Student loans are a financial burden for many Americans. Many borrowers resort to extreme measures to pay down their balances, and some even resort to crime to find the cash. After a recent months-long investigation, Indiana authorities charged an Indiana women with four felony counts of forgery in regards to an elaborate embezzlement scheme.

As a senior accountant for an Indianapolis-based company called Mobile Drill, the alleged criminal abused access to the company chequebook to embezzle over $450,000 from her employer. The stolen money went to an odd collection of expenses: trips to Florida and Hawaii, paying for homes in Indiana and Florida, medical bills, and even her student loans.

The employer, Mobile Drill, discovered the missing money after auditing the company’s 2016 financial statements. The accused wrote over 135 checks, and she covered her tracks within the accounting software used by Mobile Drill. Using a series of entries designed to hide the outgoing payments as legitimate expenses, she managed to conceal her theft for a period of three years from 2014 to 2017.

The accused woman was promptly fired, and the case was turned over to local police. She was arrested shortly thereafter, facing felony forgery charges. After a guilty plea in court, Marion Superior Judge William J. Nelson ordered her to pay $96,000 in restitution and perform 320 hours of community service. She will also serve eight years of probation and make $1,000 monthly payments during that time to satisfy the court-ordered financial restitution to Mobile Drill.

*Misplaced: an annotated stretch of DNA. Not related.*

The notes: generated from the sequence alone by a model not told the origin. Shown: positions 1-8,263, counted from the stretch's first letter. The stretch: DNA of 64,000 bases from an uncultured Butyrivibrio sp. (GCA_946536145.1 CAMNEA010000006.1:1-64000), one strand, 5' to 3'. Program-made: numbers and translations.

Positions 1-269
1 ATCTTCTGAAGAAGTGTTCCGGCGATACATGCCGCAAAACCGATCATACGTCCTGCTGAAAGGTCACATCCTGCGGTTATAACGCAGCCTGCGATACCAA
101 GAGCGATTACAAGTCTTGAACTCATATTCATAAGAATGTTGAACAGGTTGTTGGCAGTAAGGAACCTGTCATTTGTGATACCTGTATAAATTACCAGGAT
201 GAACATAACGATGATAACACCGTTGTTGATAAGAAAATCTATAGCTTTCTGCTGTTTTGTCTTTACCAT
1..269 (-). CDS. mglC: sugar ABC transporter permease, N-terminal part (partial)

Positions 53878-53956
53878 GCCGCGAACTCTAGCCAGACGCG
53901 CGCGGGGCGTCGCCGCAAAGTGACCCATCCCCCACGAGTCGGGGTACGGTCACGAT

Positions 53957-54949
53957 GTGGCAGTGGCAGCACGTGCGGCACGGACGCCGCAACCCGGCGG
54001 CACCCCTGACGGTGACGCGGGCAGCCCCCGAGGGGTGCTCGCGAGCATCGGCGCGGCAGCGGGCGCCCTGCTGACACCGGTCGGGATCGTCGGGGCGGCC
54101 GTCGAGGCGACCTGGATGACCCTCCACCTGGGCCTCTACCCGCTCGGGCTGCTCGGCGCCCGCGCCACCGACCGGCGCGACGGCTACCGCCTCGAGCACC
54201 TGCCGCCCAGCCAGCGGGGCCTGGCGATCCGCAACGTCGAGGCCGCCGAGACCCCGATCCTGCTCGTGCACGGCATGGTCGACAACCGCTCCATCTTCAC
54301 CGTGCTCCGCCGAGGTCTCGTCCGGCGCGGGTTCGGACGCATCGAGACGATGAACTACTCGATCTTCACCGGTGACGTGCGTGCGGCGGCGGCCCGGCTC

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Financial employees such as controllers, accounts payable clerks, cashiers, and accountants can all use their knowledge of accounting to hide crimes for years until the fraud falls apart. The lure of financial crime is a persistent one. Despite improvements in accounting controls and employer scrutiny, the problem has not disappeared.

The prosecutor in the Kirby case, Terry Curry, commented on his experience with this and other financial crime cases: “we have seen, through the multiple prosecutions of accountants, bookkeepers and other fund managers, that the temptation to siphon off company funds cannot be underestimated.”

Student loans are a significant financial burden to many Americans. Over 44 million Americans carry debt from their education, and the total outstanding balance exceeds $1.3 trillion. It’s rare to see a desperate borrower resort to a life of crime to make their payments, but many would understand the motivation to get ahead on payments.

Workplace crime costs employers over $50 billion per year according to a recent report by CNBC. While that amount is surely staggering to consider, it’s only a drop in the bucket compared to the outstanding student loan balance. It would take the entire losses from financial fraud and 26 years of payments to pay off America’s student debt (disregarding interest and new debt).